Seeking peace happens in-between the bombing campaigns, when things are out of the spotlight. Individuals see a need and address it. “Peacemakers who sow in peace raise a harvest of righteousness,” according to James 3:18.
Simple right? God ordained? Right? But there is a problem. In many cases it is illegal. Due to our fear of terrorism, U.S. law says that “giving material assistance” to terrorists is a punishable offense. No one wants to see terrorists funded, but these laws are written too broadly. “Giving material assistance” can include giving a seminar on peaceful conflict resolution, giving a ride to someone to talk about peace, or sharing a cup of coffee. Sometimes we hear about “back door diplomacy.” When politicians want to “save face” and appear “strong” to their constituency, they refuse to talk to “the enemy” directly, but they will send secret delegations to see what can be done. This demonstrates the realization that at some level people must talk to resolve differences. This is happening now as the US tries to get Iran to cooperate in the alliance against ISIS. The State Department can reach out to talk, but Track Two and Track Three Diplomacy is currently illegal if any of those people engaged have been listed on the Treasury Department’s list of terrorists. This gets really complicated because the list changes all the time and people uses aliases. It is currently a 927 page document with three columns of names and aliases. Go ahead, download it. See if you can find some random name you pull off of Al-Jazeera. Am I supposed to ask everyone I meet in a conflict zone if they are on the list before I give them a ride or buy them a cup of coffee? Should I compare their ID to a list in my phone? “Excuse me, before you buckle your seatbelt, can I see a photo ID?”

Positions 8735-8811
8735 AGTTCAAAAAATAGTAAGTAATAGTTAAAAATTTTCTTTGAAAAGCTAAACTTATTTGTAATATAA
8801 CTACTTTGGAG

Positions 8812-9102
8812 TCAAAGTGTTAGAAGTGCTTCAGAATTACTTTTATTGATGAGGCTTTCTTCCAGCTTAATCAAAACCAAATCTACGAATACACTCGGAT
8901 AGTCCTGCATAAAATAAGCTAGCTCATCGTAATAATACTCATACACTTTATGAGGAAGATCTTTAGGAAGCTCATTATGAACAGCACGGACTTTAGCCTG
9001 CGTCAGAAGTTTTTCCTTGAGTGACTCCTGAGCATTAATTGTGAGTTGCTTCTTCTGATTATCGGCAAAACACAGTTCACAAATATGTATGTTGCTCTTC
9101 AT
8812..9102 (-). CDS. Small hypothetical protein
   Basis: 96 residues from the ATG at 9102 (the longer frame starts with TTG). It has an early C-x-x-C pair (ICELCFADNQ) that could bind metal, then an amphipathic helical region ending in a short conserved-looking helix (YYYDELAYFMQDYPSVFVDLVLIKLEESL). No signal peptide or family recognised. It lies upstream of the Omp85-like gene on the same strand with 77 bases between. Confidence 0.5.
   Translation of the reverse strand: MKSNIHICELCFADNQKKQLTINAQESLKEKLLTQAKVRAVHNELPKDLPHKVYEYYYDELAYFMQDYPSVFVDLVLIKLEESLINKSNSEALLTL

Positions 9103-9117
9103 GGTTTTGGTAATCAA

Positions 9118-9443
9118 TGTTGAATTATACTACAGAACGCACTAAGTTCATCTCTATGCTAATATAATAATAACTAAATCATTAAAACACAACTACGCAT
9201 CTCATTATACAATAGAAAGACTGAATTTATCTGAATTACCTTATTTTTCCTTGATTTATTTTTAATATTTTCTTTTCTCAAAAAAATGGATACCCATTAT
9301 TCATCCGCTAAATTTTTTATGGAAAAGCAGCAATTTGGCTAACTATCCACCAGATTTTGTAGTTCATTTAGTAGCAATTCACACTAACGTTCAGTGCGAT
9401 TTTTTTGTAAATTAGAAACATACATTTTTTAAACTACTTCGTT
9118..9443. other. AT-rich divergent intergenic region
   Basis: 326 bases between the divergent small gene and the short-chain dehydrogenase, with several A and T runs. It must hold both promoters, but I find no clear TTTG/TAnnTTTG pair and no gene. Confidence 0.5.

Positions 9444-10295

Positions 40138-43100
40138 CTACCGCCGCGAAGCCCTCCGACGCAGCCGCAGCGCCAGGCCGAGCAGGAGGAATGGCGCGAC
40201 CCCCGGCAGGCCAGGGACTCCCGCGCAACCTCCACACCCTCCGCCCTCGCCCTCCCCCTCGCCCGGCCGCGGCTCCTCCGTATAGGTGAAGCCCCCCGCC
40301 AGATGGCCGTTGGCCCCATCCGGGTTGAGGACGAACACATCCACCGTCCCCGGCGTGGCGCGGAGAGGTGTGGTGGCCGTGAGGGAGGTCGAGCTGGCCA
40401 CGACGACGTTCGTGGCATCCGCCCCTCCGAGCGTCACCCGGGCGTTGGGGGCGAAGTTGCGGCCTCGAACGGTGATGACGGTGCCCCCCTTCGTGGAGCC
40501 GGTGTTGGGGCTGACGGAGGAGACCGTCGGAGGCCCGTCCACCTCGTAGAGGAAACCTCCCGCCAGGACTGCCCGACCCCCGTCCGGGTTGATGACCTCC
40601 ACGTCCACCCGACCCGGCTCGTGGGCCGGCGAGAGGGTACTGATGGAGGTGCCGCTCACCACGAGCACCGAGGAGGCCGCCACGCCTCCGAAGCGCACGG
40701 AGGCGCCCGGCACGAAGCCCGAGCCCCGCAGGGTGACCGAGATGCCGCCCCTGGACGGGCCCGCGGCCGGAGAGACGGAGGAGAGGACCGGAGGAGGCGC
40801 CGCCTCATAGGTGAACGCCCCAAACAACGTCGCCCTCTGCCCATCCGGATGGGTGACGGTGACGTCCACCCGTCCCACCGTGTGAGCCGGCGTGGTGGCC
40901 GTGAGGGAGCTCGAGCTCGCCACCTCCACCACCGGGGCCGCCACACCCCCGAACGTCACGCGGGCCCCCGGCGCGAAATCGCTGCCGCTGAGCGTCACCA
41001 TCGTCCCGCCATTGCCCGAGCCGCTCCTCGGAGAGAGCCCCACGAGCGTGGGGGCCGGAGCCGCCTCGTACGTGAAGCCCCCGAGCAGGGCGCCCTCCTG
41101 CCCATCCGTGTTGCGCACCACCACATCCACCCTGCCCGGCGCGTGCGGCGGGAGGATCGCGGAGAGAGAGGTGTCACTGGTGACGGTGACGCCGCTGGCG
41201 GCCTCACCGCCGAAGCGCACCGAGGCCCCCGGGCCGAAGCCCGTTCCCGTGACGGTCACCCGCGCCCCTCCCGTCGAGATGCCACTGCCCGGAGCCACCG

I know of peacemakers that have stopped doing conflict resolution training in places like Gaza for fear that someone from Hamas might be in the audience. If they are found to be “training terrorists,” even in peaceful non-violent conflict resolution practices, all of their bank accounts can be frozen, and they could be driven into bankruptcy through expensive legal proceedings. So peacemakers avoid areas where known terrorist organizations operate, but aren’t these areas that most need peacemakers?
The Humanitarian Assistance Facilitation Act (HAFA) is an attempt to modify the laws and give peacemakers the space to intervene in these areas. It needs to be passed, but since January it has been stuck in the Subcommittee on Crime, Terrorism, Homeland Security, and Investigations. I suppose they have bigger things to be concerned with, but by not passing this law they are preventing the peacemakers from making peace and the drums of war sound louder and louder.
We sit back and ignore the peacemakers. We deny them the tools and access to belligerents. We let the world reach a boiling point and then drop bombs as though that will fix anything. The result thus far has been to kill a few “jihadists” and a lot of other people caught in between “us” and “them.” The families of those caught in the middle become radicalized. We have seen the pattern play out again and again. Let’s not forget the billions of dollars we have spent and the families who have lost fathers and mothers and children. The world is looking for another option.